There were two or three
at first. Then twelve. Then twenty. At one time, there were thirty some odd
cats that lived at the Cold Pines jail.
jail in Cold Pines, Arkansas used to be in the town square. It’s in the county now, where the Kmart used to be. Economy goes down, crime rates go up.
Businesses close. Before the county took it over, the empty retail outlet was a
cats weren’t in the jail, you
understand. They weren’t bad kitties. They lived outside, in the woods. The
cats were looking for food, and found their way to the jail the same way a lot
of the inmates did. Desperation. Circumstances.
The prisoners brought food to the cats, which in turn, brought more kitties, and the
inmates and the cats sort of adopted each other. The men needed something to
care about, and the cats needed someone who cared. It was sweet. A nice arrangement for both.
who ran the jail weren’t at all happy about this kitty cat convergence. It was a relief to them when one by one, the kitties disappeared. Those behind
the bars of the Cold Pines jail maintained, it was also around this time that their appetites disappeared.
Thursday morning a collective moan ran through the revamped Kmart store, as guests of the jail remembered the meal du jour was chicken a la king.
was dotted with rubbery cubes of tendon-laden meat, some green and orange things
that looked like peas and carrots and were hard as poker chips; a chicken toenail here, a bit of intestine there.
All of it, swimming in little lakes of grayish-yellow goo. The chicken a la
Cold Pines was an unwashed gym sock of a dish, and the fact that cats were
vanishing at roughly the same time it was introduced gave some men pause. No pun intended.
fare is always questionable, in prison or in jail. Those who can afford it buy food from the canteen or the commissary.
in city jails, mostly. No canteen to speak of, for the inmates at Cold Pines. There
was a vending machine in the break room for people who worked at the jail. But
bringing the guy in Cell 4 a bag of Doritos wasn’t exactly a high priority.
have so little, in prison or in jail. Anything that comes your way, that you
can keep, is precious. A bag of chips, a bar of soap. If you get it, you are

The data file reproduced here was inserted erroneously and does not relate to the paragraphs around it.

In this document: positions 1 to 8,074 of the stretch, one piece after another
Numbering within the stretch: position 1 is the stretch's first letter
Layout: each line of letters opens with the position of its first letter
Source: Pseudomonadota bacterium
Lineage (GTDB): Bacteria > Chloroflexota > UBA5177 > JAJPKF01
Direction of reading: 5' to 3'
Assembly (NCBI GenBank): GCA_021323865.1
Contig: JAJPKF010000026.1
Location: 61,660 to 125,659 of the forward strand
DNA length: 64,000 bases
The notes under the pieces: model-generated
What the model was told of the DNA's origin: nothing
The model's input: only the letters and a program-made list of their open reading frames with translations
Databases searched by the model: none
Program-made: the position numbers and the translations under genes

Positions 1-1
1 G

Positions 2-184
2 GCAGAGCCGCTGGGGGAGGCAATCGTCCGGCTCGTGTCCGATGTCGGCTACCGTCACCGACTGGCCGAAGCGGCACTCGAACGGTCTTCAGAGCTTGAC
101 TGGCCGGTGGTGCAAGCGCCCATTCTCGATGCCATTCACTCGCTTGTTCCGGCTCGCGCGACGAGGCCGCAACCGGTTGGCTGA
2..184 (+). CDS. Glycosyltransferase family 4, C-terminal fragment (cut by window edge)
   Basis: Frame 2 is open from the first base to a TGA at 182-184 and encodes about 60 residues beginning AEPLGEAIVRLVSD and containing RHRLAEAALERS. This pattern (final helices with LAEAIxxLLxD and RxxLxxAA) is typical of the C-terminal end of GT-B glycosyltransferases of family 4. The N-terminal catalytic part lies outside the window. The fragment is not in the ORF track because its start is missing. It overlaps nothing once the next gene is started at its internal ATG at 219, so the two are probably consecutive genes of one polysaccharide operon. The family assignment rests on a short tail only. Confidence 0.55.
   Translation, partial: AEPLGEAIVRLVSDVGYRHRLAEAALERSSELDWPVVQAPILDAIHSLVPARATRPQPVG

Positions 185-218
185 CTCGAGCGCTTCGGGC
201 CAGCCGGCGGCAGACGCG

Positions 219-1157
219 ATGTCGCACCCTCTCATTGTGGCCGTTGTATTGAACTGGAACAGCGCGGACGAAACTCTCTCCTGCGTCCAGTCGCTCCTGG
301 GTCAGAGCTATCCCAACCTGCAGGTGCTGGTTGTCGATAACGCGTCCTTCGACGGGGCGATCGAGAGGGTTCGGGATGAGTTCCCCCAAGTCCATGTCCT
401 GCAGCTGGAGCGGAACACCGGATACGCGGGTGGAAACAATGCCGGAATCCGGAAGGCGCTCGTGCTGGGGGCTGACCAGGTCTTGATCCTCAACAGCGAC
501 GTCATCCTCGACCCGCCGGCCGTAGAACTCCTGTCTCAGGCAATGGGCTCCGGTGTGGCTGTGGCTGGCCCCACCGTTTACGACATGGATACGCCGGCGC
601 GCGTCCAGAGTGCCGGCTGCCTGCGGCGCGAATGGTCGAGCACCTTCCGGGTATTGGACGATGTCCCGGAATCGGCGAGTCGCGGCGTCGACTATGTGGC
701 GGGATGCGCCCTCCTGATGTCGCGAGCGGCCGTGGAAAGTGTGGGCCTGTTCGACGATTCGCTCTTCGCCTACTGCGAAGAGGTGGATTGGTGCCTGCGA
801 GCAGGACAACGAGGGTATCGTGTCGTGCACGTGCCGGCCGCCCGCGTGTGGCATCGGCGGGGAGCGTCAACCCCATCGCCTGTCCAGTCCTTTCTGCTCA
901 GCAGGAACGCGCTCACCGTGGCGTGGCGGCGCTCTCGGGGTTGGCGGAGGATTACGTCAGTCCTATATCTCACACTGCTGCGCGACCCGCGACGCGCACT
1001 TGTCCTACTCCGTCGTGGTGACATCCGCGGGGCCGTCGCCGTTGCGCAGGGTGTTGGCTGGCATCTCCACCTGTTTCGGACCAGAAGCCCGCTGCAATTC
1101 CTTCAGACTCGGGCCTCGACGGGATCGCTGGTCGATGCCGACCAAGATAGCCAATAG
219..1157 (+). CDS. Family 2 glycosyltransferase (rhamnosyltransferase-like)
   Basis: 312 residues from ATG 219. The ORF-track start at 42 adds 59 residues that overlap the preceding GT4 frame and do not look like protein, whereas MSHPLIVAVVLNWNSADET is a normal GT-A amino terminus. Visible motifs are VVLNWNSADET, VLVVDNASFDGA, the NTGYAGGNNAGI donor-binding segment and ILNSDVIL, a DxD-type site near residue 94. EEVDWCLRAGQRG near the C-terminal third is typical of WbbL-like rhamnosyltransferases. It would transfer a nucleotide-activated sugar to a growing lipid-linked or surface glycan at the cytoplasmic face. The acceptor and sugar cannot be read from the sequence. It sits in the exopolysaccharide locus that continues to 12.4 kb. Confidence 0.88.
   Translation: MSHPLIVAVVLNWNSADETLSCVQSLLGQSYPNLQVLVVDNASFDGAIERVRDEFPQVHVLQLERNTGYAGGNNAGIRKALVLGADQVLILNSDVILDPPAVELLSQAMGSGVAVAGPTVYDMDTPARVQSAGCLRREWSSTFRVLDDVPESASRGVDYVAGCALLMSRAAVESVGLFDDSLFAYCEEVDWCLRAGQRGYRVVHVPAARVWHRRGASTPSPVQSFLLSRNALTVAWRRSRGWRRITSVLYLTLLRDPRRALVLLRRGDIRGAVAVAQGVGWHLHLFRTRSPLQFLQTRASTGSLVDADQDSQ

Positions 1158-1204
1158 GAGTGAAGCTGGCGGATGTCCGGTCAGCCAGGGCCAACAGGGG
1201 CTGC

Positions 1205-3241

thankful, and the men in the Cold Pines jail were thankful indeed, for Jerry
Loveworth was a former Cold Pines deputy who was supposed to retire at 62. He
stayed on, and worked in the jail; Jerry was one of those guys who just liked
to work. He was also kind and giving, sometimes to a fault—in other words, completely
unsuited for corrections.
weekends, Jerry went to DollarDaze, and loaded up a cart; on Mondays, he brought
his haul to work and handed it out to the prisoners.
his faults might have been, Jerry Loveworth hardly ever missed a day. By 10
a.m. when he hadn’t called and hadn’t shown up, they knew something was wrong. The
sheriff took a deputy and went out to Jerry’s place.
The smell hit them as soon as they got out of the car.
it was like a warehouse, or one of those big box stores. Ramen noodles, peanut
butter crackers. Oatmeal crème pies.
thirty odd cats.
week, they finished putting in a real canteen in the Cold Pines jail. The
kitties all got good homes; people saw the story on the news, and they called from
menu’s been revamped to be a bit more heart-healthy. No more you-know-what. Some
good came out of Jerry’s passing, sad as it was.
Under “Cause of Death”, the medical examiner wrote “Cardiac
Arrest”. He couldn’t say exactly how Jerry died.
you might say there are people more deserving of Jerry’s efforts. That he
wasted his time on criminals. Let them lie in the beds they made, without their
kitty cats to cuddle. Boo-hoo. They got what they deserved.
But the world doesn’t move by giving men what they deserve, and everyone needs something to protect; there's a hunger in the kind of men who live in the Cold Pines jail.
For anything, but the chicken a la king.